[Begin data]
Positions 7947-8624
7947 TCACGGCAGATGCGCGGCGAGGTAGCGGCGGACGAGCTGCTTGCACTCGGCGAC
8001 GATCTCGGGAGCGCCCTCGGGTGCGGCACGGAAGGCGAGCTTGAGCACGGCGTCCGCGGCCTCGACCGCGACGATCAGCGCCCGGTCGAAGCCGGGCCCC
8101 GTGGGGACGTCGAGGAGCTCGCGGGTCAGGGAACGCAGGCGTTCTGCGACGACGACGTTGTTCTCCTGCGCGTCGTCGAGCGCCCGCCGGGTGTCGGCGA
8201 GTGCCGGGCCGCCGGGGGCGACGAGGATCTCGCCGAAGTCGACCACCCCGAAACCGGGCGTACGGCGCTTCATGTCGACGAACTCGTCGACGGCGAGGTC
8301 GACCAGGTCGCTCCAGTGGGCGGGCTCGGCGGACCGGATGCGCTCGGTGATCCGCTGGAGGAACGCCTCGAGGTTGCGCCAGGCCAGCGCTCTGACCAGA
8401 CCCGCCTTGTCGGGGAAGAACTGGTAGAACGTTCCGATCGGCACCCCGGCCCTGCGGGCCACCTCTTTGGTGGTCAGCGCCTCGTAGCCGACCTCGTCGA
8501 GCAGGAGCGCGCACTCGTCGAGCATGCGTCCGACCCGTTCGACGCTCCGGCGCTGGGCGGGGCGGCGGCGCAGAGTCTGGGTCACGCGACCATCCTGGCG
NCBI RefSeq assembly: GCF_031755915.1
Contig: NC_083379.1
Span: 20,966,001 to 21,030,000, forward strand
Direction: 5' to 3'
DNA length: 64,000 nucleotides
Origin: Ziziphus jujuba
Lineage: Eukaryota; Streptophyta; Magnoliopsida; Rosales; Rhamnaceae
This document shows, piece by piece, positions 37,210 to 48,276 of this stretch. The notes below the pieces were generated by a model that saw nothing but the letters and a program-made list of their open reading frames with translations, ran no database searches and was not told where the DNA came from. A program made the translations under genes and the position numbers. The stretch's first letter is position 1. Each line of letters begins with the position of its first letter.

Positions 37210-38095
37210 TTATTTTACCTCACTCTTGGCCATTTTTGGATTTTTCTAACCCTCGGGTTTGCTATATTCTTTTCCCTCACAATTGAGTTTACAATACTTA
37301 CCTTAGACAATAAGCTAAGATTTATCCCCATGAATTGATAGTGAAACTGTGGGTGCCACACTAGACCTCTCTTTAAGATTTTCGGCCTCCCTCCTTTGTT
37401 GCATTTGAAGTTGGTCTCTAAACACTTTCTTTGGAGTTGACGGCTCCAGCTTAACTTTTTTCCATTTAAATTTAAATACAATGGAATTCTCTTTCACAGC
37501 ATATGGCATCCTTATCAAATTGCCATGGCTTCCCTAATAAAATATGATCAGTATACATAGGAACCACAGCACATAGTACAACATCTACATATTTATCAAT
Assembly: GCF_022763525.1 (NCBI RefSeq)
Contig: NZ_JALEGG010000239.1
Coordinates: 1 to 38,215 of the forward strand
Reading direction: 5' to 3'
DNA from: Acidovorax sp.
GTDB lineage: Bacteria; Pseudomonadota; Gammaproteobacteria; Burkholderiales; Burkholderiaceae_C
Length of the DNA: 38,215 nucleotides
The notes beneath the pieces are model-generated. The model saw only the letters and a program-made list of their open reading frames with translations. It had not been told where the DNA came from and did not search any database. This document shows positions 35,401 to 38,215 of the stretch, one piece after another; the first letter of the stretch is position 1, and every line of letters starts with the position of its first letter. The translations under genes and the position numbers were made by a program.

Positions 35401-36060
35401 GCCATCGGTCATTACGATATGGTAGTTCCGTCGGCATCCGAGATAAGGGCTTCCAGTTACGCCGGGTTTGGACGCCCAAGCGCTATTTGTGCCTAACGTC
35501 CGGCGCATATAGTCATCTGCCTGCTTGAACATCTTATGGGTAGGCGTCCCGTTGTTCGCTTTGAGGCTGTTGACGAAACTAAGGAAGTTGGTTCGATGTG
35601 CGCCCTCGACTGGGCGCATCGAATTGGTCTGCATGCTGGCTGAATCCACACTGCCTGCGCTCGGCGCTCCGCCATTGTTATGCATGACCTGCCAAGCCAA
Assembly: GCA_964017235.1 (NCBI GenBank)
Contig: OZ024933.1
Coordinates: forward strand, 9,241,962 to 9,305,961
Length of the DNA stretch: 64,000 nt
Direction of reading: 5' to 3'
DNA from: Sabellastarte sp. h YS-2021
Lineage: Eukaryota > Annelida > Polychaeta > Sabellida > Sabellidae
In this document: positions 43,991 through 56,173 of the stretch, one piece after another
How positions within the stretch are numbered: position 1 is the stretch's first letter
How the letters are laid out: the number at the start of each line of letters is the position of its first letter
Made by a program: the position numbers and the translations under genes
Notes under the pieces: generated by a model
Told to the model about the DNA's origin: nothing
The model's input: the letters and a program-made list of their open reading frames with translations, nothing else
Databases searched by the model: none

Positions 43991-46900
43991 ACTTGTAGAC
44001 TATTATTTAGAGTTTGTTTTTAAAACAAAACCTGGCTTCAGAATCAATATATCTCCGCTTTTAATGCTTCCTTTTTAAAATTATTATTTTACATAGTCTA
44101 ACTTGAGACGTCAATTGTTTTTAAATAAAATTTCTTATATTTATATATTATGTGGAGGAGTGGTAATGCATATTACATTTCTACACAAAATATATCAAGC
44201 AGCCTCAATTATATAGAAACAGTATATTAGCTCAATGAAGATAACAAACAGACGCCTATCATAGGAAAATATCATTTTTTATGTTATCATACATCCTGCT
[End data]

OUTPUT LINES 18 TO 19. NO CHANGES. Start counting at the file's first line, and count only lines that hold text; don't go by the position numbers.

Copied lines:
37210 TTATTTTACCTCACTCTTGGCCATTTTTGGATTTTTCTAACCCTCGGGTTTGCTATATTCTTTTCCCTCACAATTGAGTTTACAATACTTA
37301 CCTTAGACAATAAGCTAAGATTTATCCCCATGAATTGATAGTGAAACTGTGGGTGCCACACTAGACCTCTCTTTAAGATTTTCGGCCTCCCTCCTTTGTT